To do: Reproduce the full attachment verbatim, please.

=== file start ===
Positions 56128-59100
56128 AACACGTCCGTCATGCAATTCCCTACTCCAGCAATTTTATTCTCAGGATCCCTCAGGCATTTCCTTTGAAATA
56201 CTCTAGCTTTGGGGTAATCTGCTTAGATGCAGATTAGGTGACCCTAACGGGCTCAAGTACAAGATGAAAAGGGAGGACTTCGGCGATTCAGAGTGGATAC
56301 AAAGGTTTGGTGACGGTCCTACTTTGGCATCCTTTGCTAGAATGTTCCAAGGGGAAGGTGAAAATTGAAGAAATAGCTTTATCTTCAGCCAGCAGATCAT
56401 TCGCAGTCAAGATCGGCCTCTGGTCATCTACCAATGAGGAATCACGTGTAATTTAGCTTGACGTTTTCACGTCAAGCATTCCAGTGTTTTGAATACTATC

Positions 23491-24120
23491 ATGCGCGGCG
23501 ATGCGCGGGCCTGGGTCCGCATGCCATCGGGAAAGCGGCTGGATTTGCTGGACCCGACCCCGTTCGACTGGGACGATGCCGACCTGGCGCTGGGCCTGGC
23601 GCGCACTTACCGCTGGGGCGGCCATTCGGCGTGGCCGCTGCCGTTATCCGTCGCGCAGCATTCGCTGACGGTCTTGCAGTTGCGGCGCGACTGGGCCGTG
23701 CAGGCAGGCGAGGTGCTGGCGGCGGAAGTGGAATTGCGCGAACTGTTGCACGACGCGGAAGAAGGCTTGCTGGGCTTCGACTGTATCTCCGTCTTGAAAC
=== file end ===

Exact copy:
Positions 56128-59100
56128 AACACGTCCGTCATGCAATTCCCTACTCCAGCAATTTTATTCTCAGGATCCCTCAGGCATTTCCTTTGAAATA
56201 CTCTAGCTTTGGGGTAATCTGCTTAGATGCAGATTAGGTGACCCTAACGGGCTCAAGTACAAGATGAAAAGGGAGGACTTCGGCGATTCAGAGTGGATAC
56301 AAAGGTTTGGTGACGGTCCTACTTTGGCATCCTTTGCTAGAATGTTCCAAGGGGAAGGTGAAAATTGAAGAAATAGCTTTATCTTCAGCCAGCAGATCAT
56401 TCGCAGTCAAGATCGGCCTCTGGTCATCTACCAATGAGGAATCACGTGTAATTTAGCTTGACGTTTTCACGTCAAGCATTCCAGTGTTTTGAATACTATC

Positions 23491-24120
23491 ATGCGCGGCG
23501 ATGCGCGGGCCTGGGTCCGCATGCCATCGGGAAAGCGGCTGGATTTGCTGGACCCGACCCCGTTCGACTGGGACGATGCCGACCTGGCGCTGGGCCTGGC
23601 GCGCACTTACCGCTGGGGCGGCCATTCGGCGTGGCCGCTGCCGTTATCCGTCGCGCAGCATTCGCTGACGGTCTTGCAGTTGCGGCGCGACTGGGCCGTG
23701 CAGGCAGGCGAGGTGCTGGCGGCGGAAGTGGAATTGCGCGAACTGTTGCACGACGCGGAAGAAGGCTTGCTGGGCTTCGACTGTATCTCCGTCTTGAAAC